Rama Navami is a Hindu festival, celebrating the birth of Lord Rama to King Dasharatha and Queen Kausalya of Ayodhya. Rama is the 7th incarnation of the Dashavatara of Vishnu. The festival falls in the Shukla Paksha on the Navami, the ninth day of the month of Chaitra in the Hindu calendar. Thus it is also known as Chaitra Masa Suklapaksha Navami, and marks the end of the nine-day Chaitra-Navratri celebrations.
At some places the festival lasts the whole nine days of the Navratras, thus the period is called ‘Sri Rama Navratra’. It is marked by continuous recitals, Akhand Paath, mostly of the Ramacharitamanas or Valmiki Ramayana, organized several days in advance to culminate on this day, with elaborate bhajan, kirtan and distribution of prasad after the puja and aarti. Images of infant form of Sri Rama are placed on cradles and rocked by devotees. Since Rama is the 7th incarnation of Vishnu having born at noon, temples and family shrines are elaborately decorated and traditional prayers are chanted together by the family in the morning. Also, at temples special havans are organized, along with Vedic chanting of Vedic mantras and offerings of fruits and flowers. Many followers mark this day by Vrata (fasting) through the day followed by feasting in the evening, or at the culmination of celebrations. In South India,in Bhadrachalam the day is also celebrated as the wedding anniversary of Sri Rama and his consort Sita. Sitarama Kalyanam, the ceremonial wedding ceremony of the celestial couple is held at temples throughout the south region, with great fanfare and accompanied by group chanting of name of Rama, (Rama nama smaranam). Where as the marriage is celebrated in Mithila and Ayodhya during another day on Vivaha Panchami as per Valmiki Ramayana.
In the epic Ramayana, Dasharatha, the Emperor from Ayodhya, had three wives named Kausalya, Sumitra and Kaikeyi in the Treta Yuga, which follows the Satya Yuga and is succeeded by Dwapara Yuga. Their greatest worry was that they had no children, and so they had no heir to the throne in the Ikshvaku Kula or royal lineage of great, pious, wonderful Emperors. Rishi Vasistha suggests him to perform Puthra Kamesti Yagna, through which he can have a desired child. He also tells him to bring Maha Rishi Rishyasringa to perform this yagna for him. Emperor Dasharath consents and heads to Maharshi Rushya Shrunga’s ashram, to invite him. Maharshi agrees and accompanies Emperor Dasharatha to Ayodhya (Capital of Avadha) and performs the yagna. As the result of this yagna, Yagneshwara appears and provides Dasharatha a bowl of divine pudding or Kheer/Payasam and requests him to give it to his wives. Dasharata gives one half of the payasam to his elder wife Kausalya, and another half to his younger wife Kaikeyi. They both give half of their portions to Sumitra. After few days all three Queens conceive. On the ninth day (Navami) of Chaithra Masa (last month in Vedic calendar), at noon Kausalya gives birth to Rama, Kaikeyi gives birth to Bharata, and Sumitra to twin boys, Lakshmana and Shatrughna.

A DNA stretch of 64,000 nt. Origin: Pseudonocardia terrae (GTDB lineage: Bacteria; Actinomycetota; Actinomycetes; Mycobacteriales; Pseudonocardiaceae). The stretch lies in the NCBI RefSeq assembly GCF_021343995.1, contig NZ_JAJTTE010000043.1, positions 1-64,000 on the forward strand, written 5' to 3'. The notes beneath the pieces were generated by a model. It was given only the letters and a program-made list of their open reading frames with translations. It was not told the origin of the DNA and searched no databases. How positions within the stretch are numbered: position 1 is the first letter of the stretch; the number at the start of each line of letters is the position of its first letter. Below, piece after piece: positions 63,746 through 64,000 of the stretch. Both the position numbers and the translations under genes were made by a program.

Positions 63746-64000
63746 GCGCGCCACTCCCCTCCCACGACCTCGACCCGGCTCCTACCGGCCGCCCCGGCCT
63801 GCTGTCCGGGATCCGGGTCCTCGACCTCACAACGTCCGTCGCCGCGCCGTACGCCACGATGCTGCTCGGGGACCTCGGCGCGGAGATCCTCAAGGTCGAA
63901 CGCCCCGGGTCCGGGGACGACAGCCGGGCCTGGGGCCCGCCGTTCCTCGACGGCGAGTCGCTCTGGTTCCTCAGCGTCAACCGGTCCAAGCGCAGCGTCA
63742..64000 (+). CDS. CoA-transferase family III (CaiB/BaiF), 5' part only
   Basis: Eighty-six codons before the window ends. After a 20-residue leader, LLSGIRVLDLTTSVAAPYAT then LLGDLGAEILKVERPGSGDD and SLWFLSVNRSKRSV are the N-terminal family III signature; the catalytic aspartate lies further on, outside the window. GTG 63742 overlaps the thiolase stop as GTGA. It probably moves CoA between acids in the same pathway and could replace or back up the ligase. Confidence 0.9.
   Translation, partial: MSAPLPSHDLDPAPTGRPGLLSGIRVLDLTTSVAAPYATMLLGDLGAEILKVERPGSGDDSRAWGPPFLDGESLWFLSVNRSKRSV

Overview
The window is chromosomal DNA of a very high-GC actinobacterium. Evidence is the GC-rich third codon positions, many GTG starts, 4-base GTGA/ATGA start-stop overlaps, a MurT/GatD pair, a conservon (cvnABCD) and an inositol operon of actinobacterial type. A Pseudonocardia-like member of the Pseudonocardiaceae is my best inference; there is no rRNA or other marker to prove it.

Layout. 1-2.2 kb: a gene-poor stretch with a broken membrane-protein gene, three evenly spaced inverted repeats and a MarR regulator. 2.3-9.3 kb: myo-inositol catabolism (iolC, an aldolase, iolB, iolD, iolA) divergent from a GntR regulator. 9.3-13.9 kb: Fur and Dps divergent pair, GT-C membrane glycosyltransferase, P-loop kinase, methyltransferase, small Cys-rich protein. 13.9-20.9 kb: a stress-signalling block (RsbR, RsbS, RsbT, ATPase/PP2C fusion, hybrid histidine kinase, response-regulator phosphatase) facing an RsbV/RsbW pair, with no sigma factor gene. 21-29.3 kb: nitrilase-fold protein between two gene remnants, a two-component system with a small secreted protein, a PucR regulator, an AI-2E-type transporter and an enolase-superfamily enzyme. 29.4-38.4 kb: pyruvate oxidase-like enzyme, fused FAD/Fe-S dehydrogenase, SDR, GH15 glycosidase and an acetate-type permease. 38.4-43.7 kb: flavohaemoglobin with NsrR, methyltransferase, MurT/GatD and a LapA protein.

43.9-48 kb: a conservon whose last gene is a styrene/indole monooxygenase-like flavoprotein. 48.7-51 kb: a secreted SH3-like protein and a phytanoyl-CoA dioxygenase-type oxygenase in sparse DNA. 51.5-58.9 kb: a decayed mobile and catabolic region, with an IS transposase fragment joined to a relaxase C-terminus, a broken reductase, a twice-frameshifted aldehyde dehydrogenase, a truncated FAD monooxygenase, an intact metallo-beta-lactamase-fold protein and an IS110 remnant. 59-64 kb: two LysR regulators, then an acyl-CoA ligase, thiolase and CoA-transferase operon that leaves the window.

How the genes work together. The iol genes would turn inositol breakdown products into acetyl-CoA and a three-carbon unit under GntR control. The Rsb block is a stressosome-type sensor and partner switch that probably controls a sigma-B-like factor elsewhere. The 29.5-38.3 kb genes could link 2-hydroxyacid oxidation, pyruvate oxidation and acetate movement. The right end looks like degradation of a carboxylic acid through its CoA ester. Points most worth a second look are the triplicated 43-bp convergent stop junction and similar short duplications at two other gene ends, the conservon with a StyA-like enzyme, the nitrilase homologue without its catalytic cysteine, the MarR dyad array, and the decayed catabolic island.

Rama is the seventh incarnation of Vishnu, who takes birth by His own will, on Bhuloka (Earth) when Adharma rules over Dharma. He protects all his devotees by vanquishing the roots of Adharma. Rama decided to incarnate to destroy an Asura or person with demonic and evil designs, called Ravana.
In India, Lord Vishnu is worshiped primarily as Avatar, or incarnations, particularly as Rama and Krishna, the principal characters of the epics Ramayana and Mahabharata. In both of these wonderful long stories the God takes on human form in order to heal a breach in the order of society, and thus the world in general. In doing so there is an attempt to reestablish the moral code of social conduct and proper relation of mankind to divinity.
In addition, certain collections of tales come to be widely known in popular life, especially from these two great epics. Ramayana tells the story of Rama, the ideal Hindu man and king, whose wife Sita is abducted by Ravana, the king of Lanka. There is subsequent hilarious journey of Rama to Lanka to conquer the demon king and recapture Sita.
Both the epics are filled with educative tales, edifying poems, and fables. It is probably through their constant retelling in the villages over centuries that Hinduism is most efficiently disseminated from generation to generation.
However, India’s beautiful spiritual mythology can constitute a serious obstacle to the Westerner who is developing an interest in Vedanta if he takes this mythology too literally (as many people do). He draws back in amazed disbelief when he discovers that there is no good historical evidence for India’s favorite divine incarnations, Rama and Krishna.
He is further taken aback when he encounters India’s many gods; some beautiful, some strange, and some grotesque! He can be so shocked that he may lose interest in India’s great spiritual tradition before he has investigated it.
Therefore, people with superficial knowledge of Indian mythology may conclude that these epics contain mere fictitious folklore (and superstitions) rather than true religious or spiritual truths.
All the same, without any suggestions to rectify such misconceptions at this stage, I still feel it is worthwhile to read this wonderful story of Rama…
The Ramayana Story goes like this: